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Machine learning enhances Credit Card fraud detection by 94%: AMF

Machine learning enhances Credit Card fraud detection by 94%: AMF
Mayssae Ajzannay
Mayssae Ajzannay

2 min

Machine Learning Boosts Credit Card Fraud Detection by 94%, Says Arab Monetary Fund Study.

Saudi Arabia's Card Payment Market Set to Surge Amid Shift to Digital Transactions.

Dubai Introduces Stricter Penalties for Credit and Debit Card Forgers in Fraud Clampdown.

Machine learning could significantly improve credit card fraud detection, increasing its efficiency by more than 94%, as revealed in a study by the Arab Monetary Fund (AMF). The research emphasizes the pivotal role of artificial intelligence in bolstering the detection of fraudulent credit card activities. In 2021, credit card fraud caused a global loss of $32.3 billion, marking a 13.8% increase from the year prior.

The AMF's findings recommend further innovation and suggest partnering with leading fintech companies to devise machine learning-driven fraud detection mechanisms. The report underscores the importance of employing AI and ML tools for monitoring credit card fraud in the Arab world, especially given the region's surge in credit card usage.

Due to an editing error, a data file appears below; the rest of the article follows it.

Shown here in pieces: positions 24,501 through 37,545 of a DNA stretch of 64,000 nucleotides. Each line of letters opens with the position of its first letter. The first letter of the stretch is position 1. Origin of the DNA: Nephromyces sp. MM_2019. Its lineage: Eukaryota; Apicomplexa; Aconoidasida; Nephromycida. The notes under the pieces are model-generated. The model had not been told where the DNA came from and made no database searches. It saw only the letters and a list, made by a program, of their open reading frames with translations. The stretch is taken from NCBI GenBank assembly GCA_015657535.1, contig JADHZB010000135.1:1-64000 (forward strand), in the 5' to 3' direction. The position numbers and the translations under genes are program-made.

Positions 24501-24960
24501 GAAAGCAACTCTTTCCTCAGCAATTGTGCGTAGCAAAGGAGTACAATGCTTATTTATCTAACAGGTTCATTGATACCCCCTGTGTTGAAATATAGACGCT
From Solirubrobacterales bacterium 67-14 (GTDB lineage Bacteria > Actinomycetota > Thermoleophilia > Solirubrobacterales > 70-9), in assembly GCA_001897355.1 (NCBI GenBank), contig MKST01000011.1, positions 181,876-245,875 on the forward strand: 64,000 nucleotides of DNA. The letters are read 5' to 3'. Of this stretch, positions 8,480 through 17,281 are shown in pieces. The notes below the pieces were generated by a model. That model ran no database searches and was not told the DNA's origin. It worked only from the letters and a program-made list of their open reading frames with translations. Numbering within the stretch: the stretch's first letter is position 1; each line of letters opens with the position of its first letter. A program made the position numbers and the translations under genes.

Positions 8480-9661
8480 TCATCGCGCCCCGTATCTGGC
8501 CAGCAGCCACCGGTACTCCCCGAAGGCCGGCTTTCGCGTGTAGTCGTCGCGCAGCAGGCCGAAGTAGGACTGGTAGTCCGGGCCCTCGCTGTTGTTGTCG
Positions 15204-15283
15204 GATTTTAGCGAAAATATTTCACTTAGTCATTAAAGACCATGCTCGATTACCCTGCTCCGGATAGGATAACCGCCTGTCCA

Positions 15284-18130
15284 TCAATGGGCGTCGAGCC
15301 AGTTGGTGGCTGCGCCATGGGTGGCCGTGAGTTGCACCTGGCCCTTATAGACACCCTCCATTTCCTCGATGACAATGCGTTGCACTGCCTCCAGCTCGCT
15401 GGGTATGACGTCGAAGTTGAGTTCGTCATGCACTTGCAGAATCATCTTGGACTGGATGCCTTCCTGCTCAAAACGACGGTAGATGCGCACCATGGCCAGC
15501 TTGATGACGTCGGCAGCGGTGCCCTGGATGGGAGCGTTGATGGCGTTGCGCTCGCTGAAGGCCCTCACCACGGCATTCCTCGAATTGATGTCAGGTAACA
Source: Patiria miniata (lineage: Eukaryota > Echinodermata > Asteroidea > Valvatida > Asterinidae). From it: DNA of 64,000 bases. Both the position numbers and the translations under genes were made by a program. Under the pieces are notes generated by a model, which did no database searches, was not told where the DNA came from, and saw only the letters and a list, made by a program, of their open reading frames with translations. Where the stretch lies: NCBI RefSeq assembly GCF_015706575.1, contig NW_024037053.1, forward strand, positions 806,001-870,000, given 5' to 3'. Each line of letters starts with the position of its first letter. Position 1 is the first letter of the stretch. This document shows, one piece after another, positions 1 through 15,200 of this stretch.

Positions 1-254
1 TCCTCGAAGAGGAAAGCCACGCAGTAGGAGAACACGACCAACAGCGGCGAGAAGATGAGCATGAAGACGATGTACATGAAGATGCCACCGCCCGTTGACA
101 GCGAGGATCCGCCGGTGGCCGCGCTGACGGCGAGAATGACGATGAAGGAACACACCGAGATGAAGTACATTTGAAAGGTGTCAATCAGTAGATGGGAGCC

On a related note, a recent report from GlobalData, a London-based analytics company, projected that Saudi Arabia's card payments industry will grow 14.6% to hit SR532.1 billion ($141.9 billion) in 2023. This growth is attributed to the popularity of contactless payments and Saudi Arabia's transition to a more digital society. In 2021 and 2022, the card payment value in Saudi witnessed a growth of 29.8% and 17.3%, respectively, boosted by economic upturns and increased consumer expenditure.
Ravi Sharma from GlobalData commented in May that while cash was historically favored in Saudi Arabia, a shift is occurring towards electronic payment methods.

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Governments enact stricter regulations to curb financial fraud in response to the escalating use of digital payments. For instance, in July, the Dubai Public Prosecution initiated a crackdown on credit and debit card forgery activities, issuing a warning that culprits could face fines ranging from 500,000 dirhams ($136,127) to 2 million dirhams or imprisonment.

Dubai Public Prosecution stated that anyone guilty of forging, duplicating, or replicating payment methods using IT solutions would be subject to these penalties. Furthermore, Saudi Arabia declared heavy penalties this year, including a $1.3 million fine and a five-year prison sentence, for those found guilty of forging or using counterfeit electronic records, signatures, or digital certificates.

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